While it was a pretty big sale for me, I'm not saying I didn't get any packages...

For the bread-and-butter kit, I replaced the D300 with a D7000. I cannot say enough great things about this camera. It's excellent. Regarding lenses, I picked up a couple rarities, the Vivitar Series 1 Solid Cat Lenses, both the 600mm f/8 and the 800mm f/11. I will most likely have a write up on these, though plenty of info can be found for them online. Very cool looking lenses!


The doughnut bokeh produced by these catadioptric lenses can be overwhelming but when used carefully can also create a beautiful ethereal effect. I personally really like the look of the OOF areas in the image below.


I also found the Tamron SP 17mm f/3.5 Adaptall-2 51B ultra-wide. Also a pretty slick lens!

Below is a shot I made with the Tamron 51B while I was out on a beautiful day just playing around. As can be seen the lens tends to flare easily, though ultra-wides often do. This image had some post processing as well so it isn't pure, out-of-camera.



I have been doing quite a bit of shooting with these new lenses and cameras but as I said earlier, my attention has shifted recently. Unfortunately, the new activity requires the same enthusiasm for learning, extensive knowledge of the product back catalog, and wallet capacity...Cycling.

A New Endeavor


As far back as I can remember, I have always had a bike. When I was younger, we (the neighborhood boys) always had BMX bikes. It wasn't until late high school that I got a serious riding bike, a GT mountain bike. In college I got my first taste of speed with an older Schwinn World road bike and I loved it. Even then though, the older steel framed bike weighed quite a bit and I didn't really have a grasp of what a lighter, performance road bike with quality components could do for riding. Then a fortuitous garage sale bestowed upon me a Specialized carbon fiber bike from the 90's at the wallet-friendly price of $75. Since then I have been off and on riding when life permits.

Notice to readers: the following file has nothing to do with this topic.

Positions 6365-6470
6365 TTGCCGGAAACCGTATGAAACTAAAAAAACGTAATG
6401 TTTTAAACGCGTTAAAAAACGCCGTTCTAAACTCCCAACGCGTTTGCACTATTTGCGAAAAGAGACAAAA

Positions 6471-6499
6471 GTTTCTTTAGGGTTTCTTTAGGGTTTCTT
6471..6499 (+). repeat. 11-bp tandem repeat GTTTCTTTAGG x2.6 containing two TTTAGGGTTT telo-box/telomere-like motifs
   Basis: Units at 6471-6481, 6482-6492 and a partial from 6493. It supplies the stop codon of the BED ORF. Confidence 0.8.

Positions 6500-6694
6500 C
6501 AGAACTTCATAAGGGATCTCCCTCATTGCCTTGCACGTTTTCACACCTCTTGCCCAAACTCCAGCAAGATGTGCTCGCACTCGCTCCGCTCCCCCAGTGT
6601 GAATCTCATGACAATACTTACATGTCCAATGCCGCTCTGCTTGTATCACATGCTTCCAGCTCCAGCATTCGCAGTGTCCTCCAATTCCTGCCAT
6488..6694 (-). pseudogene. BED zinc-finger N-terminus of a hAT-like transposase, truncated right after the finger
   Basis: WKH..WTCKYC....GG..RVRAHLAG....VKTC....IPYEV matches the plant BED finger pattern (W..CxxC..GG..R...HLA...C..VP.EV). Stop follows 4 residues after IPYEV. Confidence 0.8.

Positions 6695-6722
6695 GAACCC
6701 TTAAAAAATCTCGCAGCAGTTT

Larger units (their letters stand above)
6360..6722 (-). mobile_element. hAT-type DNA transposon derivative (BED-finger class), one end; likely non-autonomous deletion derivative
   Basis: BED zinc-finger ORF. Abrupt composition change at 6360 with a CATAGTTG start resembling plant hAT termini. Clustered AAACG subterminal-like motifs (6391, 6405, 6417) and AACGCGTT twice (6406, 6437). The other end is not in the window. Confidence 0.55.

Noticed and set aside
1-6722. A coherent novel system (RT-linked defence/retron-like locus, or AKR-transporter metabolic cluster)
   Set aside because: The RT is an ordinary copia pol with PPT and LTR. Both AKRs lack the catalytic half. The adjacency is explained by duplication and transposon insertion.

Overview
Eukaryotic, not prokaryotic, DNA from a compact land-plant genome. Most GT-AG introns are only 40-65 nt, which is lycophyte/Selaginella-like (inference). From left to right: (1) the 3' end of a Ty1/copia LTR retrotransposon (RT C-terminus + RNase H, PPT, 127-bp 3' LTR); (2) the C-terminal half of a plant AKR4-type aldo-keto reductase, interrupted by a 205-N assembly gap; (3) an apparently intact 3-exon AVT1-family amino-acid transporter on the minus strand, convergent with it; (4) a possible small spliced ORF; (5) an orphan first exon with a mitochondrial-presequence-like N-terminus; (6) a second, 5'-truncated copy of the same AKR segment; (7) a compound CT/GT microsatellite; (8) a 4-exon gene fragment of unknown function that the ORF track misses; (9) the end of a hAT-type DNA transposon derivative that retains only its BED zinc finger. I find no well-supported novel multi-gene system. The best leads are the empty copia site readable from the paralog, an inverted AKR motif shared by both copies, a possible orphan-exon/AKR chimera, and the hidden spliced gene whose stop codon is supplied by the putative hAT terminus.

Specialized Allez Epic with a Shimano 105 setup

Recently however, something clicked. Perhaps a new neighbor who also rides and has encouraged me to come out riding with him has been a catalyst. Having moved back to the city, riding is an excellent alternative to driving saving gas and giving me a great workout. Whatever the reasons, I have found myself trying to get on the bike whenever I can. Just like photography, I find myself wanting to personalize my "kit". I have begun building a bike. It turns out the cycling world has just as many inconsistencies and exceptions as that of the camera gear world. So begins a new adventure...